Even as the Aam Aadmi Party is conducting jan sabhas across Delhi and using the social media to ascertain the views of the people on the issue of government formation, there is growing disquiet within the Congress over its decision to back an AAP government. Union minister for rural development Jairam Ramesh told dna on Saturday that the Congress was committing political harakiri by propping up an AAP government. Ramesh’s view is shared by a section of the party leaders, sources said.
Ramesh’s statement comes a day after dna reported that he would quit as cabinet minister to focus on party work ahead of the general elections. Several senior leaders were expected to quit the government for party work. Consequently, on Saturday, Union environment minister Jayanthi Natarajan resigned.
The stand taken by AAP leaders against the Congress has angered leaders like Ramesh. It is feared that if AAP comes to power then it will further humiliate the arty and if the latter withdraws support to the new government, then it will be blamed for creating political instability.
Efforts are being made to persuade party vice-president Rahul Gandhi to have a rethink on the issue of extending support. Or even if support is given then it should be with a condition that AAP clarify its stand on Kashmir. Senior AAP leader Prashant Bhushan, who is regarded as the second most influential leader in the party, had reportedly favoured grant of azadi (freedom) to Kashmiris if they so desire. He was even attacked for expressing his views.
All India Congress Committee general secretary Gurudas Kamat said his party was extending a principled support to AAP. “There is no way we can support the BJP. If we do not back AAP then the only alternative is to go for yet another elections which will be a costly affair. As a responsible national party we have extended support to the AAP,” he said.
However, sources in the AICC said AAP was certain to tie up itself in knots once it comes to power. It is felt that it will not be able to fulfill its promises – 50% reduction in power tariff and 700 litres of water per head daily - within the three-month deadline that AAP has set for itself.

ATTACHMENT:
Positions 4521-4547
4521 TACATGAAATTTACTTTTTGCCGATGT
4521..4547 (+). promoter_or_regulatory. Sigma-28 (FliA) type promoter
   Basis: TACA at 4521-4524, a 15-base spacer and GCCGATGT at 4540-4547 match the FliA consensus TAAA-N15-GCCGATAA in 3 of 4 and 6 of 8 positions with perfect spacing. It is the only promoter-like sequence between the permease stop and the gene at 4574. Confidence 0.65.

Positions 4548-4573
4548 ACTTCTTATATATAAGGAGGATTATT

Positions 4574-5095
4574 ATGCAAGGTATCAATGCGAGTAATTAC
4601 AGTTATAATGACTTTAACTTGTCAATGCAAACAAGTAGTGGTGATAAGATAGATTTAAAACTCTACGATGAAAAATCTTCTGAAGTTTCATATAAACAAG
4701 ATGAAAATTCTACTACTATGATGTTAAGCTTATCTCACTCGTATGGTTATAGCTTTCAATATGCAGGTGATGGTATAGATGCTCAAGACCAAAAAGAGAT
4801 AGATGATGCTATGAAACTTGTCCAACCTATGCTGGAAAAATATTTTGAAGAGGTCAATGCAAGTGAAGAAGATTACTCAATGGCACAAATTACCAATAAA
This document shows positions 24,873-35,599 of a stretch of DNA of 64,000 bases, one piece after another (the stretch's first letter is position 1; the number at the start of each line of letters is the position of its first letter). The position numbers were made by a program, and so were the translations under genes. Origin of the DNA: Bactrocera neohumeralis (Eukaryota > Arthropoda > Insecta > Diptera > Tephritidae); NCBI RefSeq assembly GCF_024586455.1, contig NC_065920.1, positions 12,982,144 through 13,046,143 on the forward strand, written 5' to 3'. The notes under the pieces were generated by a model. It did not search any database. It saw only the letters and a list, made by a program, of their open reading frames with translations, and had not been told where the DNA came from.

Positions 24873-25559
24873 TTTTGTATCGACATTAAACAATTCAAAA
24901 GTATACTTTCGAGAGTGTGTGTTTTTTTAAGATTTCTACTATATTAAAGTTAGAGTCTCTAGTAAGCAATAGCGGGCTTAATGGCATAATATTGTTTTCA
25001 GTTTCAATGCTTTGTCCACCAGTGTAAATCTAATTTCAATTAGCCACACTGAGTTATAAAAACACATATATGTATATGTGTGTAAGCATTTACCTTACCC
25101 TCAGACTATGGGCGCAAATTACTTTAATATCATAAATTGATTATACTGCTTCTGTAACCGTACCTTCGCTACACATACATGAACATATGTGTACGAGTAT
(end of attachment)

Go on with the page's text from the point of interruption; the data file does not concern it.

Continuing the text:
Within AAP itself there is resentment over the move to form the government Congress’ support. A senior functionary of AAP, Preeti Menon, said, “Personally I am not for it (taking the help of the Congress).” However, another prominent functionary Anjali Damania said AAP will take support from the Congress. “But wait and see what we do,” she added.
Natarajan resigns; Scindia RPN Singh to follow suit?: As a part of its plan to gear up for the general elections, Congress on Saturday recalled minister of state for environment and forests (independent charge) Jayanthi Natarajan from the council of ministers, probably to be appointed as spokesperson once again. Sources said more ministers are expected to resign soon to be drafted at key posts in the party.
A Rashtrapati Bhawan communique said the president has accepted her resignation of 59-year-old Natarajan and given the additional charge of her ministry to petroleum minister M Veerappa Moily. She was inducted in the ministry two years ago.
Rural development minister Jairam Ramesh is also believed to have submitted resignation to prime minister Manmohan Singh who asked him to wait for a while to finish off some of the important works in the ministry. Minister of state for power (independent charge) Jyotiraditya Scindia and minister of state for home RPN Singh, both Lok Sabha members from Madhya Pradesh and Uttar Pradesh respectively, are believed to have also offered to resign to concentrate on the party work in their respective states. Other ministers have been asked to devote maximum time for the organisation without resigning from the government.
After recent debacle in polls, Natarajan was amongst the few faces to defend party its vice-president Rahul Gandhi. She described drubbing as “collective failure” and not because of one man.
The first priority for the Congress is to augment its panel of spokespersons, where the party leaders believe except Randeep Singh Surjiwala, none amongst others is able to face questions and communicate. Congress chief Sonia Gandhi last Wednesday at the parliamentary party meeting attributed the party’s rout in the assembly elections as failure to communicate with people and to convince them about its policies, programmes and achievements.
—With inputs from New Delhi